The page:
Tuesday, July 17, 2007

Madhubala alais Mumtaz Begum Jehan Dehlavi





















Let me Start with Madhubala. The informations about her are taken from wikipedia .com and upperstall.com

Madhubala was born on february14 th 1933 (Valentines Day) and was considered by many, to be one of the most beautiful actresses to have graced the screens of IndianCinema .
Madhubala was born in Delhi and her original name was Mumtaz Begum Jehan Dehlavi. Born in abject poverty, the 5th of 11 children, Madhubala began life in the film world as a child star, Baby Mumtaz, in films like Bombay Talkies Basant (1942). It was Kidar Sharma who gave her a break as heroine opposite Raj Kapoor in Neel Kamal (1947). It is believed that a Muslim spiritual man or a saint has predicted that the young Mumtaz (Madhubala) would earn fame and fortune, but would lead an unhappy life and die at a young age. Her father, Ataullah Khan, was a coachman in Delhi who migrated to Bombay remembering the holy man's words and searching for a better livelihood. Madhubala began life in the film world as a child star, Baby Mumtaz, in films like Bombay Talkies Basant (1942). Devika Rani was impressed by her performance and changed her name to Madhubala. She was to appear in Jwar Bhata (1944) with Dilip Kumar in the lead role. Although Madhubabla was unable to work in the film, this was her first meeting with him.
It was Kidar Sharma who gave her a break as heroine opposite Raj Kapoor in Neel Kamal (1947).
Over the next two years she blossomed into a captivating beauty (fans referred to her as the "Venus of the Screen"). In 1949, Madhubala starred in the Bombay Talkies production Mahal. It was with the Bombay Talkies suspense thriller Mahal (1949) that Madhubala became a star. "Aaega aanewala" from the film remains her signature song till today.The film became a super hit with the song "Aayega Aanewaala" helping to make the careers of both Madhubala and playback singer Lata Mangeshkar.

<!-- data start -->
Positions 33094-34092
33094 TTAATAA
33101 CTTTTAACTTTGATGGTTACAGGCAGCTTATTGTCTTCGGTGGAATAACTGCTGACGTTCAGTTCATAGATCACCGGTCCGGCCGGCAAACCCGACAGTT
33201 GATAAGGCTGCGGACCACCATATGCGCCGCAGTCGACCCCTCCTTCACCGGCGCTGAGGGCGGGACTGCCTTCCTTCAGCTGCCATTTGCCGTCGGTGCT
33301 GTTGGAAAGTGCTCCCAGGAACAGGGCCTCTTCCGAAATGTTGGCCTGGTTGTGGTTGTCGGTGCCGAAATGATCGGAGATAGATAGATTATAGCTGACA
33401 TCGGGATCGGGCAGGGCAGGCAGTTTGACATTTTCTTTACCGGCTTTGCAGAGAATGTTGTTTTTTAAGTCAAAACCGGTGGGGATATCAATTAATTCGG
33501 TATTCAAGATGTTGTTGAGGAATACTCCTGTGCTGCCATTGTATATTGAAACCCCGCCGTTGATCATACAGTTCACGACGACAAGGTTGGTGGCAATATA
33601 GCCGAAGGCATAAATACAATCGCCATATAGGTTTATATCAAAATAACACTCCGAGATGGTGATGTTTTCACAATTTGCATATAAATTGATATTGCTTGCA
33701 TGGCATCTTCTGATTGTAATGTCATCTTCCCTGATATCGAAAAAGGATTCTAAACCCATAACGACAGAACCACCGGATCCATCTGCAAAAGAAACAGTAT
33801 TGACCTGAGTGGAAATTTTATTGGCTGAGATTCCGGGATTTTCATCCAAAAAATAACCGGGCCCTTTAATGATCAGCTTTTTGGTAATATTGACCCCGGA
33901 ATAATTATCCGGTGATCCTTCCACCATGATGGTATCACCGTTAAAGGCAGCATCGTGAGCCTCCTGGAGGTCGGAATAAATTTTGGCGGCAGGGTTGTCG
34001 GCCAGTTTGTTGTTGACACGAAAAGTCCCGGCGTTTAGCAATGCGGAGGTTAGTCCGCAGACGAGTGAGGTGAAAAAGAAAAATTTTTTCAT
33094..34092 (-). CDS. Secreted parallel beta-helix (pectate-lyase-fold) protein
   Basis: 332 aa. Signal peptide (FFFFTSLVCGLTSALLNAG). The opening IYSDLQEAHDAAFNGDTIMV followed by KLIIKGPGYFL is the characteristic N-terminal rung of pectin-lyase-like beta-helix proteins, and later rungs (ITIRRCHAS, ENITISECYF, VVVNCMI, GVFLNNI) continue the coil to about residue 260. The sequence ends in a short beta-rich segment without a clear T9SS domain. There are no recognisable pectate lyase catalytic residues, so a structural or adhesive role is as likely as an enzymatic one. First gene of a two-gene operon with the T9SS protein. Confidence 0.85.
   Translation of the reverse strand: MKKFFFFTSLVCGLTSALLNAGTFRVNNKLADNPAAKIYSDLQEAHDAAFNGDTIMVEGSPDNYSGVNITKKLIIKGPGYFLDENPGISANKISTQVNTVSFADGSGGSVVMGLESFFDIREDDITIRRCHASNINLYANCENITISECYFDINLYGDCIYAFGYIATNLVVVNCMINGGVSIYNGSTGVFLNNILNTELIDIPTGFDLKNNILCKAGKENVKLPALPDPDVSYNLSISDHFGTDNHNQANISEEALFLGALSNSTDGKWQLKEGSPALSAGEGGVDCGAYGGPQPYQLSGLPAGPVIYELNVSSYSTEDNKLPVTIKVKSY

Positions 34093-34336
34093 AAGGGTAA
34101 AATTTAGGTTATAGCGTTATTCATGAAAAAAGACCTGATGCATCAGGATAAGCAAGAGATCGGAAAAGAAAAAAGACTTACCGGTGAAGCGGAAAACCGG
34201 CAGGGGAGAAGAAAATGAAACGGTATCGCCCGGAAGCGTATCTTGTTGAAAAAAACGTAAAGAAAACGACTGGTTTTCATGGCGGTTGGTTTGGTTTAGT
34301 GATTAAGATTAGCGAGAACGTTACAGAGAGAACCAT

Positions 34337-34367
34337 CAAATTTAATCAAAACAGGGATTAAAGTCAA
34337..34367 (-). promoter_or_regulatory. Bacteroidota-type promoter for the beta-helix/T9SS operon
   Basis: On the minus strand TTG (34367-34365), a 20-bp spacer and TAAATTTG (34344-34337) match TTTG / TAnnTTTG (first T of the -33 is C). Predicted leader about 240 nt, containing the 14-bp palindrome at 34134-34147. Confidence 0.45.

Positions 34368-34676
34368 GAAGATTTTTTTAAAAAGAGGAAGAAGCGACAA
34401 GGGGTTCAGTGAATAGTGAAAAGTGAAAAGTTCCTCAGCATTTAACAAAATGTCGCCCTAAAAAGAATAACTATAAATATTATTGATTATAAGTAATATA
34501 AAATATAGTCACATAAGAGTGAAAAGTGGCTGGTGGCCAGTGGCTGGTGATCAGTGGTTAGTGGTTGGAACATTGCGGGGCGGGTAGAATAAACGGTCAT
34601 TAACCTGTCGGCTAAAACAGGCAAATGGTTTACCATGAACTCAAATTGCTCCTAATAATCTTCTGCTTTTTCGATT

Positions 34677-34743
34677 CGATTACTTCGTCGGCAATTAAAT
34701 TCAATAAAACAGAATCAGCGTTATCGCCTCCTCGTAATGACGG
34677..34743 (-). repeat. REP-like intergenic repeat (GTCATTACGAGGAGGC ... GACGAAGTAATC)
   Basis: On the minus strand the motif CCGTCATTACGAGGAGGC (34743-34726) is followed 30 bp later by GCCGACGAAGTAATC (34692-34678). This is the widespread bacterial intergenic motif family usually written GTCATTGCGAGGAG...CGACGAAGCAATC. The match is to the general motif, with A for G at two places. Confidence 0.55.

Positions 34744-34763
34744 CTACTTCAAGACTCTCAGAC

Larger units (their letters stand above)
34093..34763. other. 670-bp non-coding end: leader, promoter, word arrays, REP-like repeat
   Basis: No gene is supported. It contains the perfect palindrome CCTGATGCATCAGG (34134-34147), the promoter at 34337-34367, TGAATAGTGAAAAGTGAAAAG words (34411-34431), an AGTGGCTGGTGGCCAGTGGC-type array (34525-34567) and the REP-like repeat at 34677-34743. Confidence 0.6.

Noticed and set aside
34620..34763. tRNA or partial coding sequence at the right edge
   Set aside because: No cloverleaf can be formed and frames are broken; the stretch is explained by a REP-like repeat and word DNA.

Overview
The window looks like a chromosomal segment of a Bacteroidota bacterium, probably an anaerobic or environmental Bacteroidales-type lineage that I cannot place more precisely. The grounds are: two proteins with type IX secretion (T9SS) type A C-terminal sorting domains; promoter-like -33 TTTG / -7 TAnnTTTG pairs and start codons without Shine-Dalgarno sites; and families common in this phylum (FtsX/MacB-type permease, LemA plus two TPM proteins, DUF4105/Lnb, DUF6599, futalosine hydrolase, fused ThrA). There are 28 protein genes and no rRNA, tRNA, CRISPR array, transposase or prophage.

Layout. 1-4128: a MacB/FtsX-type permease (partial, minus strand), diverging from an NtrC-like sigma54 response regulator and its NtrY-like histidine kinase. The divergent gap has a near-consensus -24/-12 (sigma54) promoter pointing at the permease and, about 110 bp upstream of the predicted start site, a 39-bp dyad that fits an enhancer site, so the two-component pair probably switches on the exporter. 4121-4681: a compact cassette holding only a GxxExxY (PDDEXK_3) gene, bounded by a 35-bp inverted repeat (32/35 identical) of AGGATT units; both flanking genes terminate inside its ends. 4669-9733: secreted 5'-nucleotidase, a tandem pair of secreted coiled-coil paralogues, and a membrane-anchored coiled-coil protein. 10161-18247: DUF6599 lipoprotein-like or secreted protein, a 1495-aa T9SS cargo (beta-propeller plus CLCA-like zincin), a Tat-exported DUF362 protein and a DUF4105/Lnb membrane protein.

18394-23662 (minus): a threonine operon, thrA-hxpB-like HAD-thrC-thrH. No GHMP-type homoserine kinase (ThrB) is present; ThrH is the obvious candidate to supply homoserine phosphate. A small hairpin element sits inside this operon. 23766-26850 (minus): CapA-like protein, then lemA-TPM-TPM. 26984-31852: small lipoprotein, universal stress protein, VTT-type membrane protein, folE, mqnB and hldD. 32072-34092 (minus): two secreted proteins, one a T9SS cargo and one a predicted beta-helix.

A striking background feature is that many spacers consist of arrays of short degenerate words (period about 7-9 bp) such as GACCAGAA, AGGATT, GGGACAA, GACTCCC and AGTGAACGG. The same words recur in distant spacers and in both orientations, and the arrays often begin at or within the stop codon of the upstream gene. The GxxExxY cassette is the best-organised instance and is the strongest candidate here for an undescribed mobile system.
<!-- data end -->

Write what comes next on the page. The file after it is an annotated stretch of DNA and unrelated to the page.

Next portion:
Madhubala had many other hits following Mahal, including a spate of films opposite the leading men of the day:
Ashok Kumar, Rehman, Dilip Kumar, and Dev Anand. In the mid-1950s, however, some of her films flopped. A spate of films followed opposite the top leading men of the day - Ashok Kumar, Rehman, Dilip Kumar, Dev Anand but by the mid 1950s when some of her major films like Mehboob Khan's Amar flopped, Madhubala, the most beautiful actress in the country was declared 'box office poison!' Further, she had gotten involved with Dilip Kumar and this took its toll on her as she could not face her father's opposition of him and ultimately had to bow out of Naya Daur (1957) opposite him following a scandalous court case. She silenced her critics in 1958, when four of her films turned out to be superhits: Phagun opposite Bharat Bhushan, Howrah Bridge opposite Ashok Kumar, Kala Pani opposite Dev Anand and Chalti Ka Naam Gaadi opposite her husband-to-be, Kishore Kumar.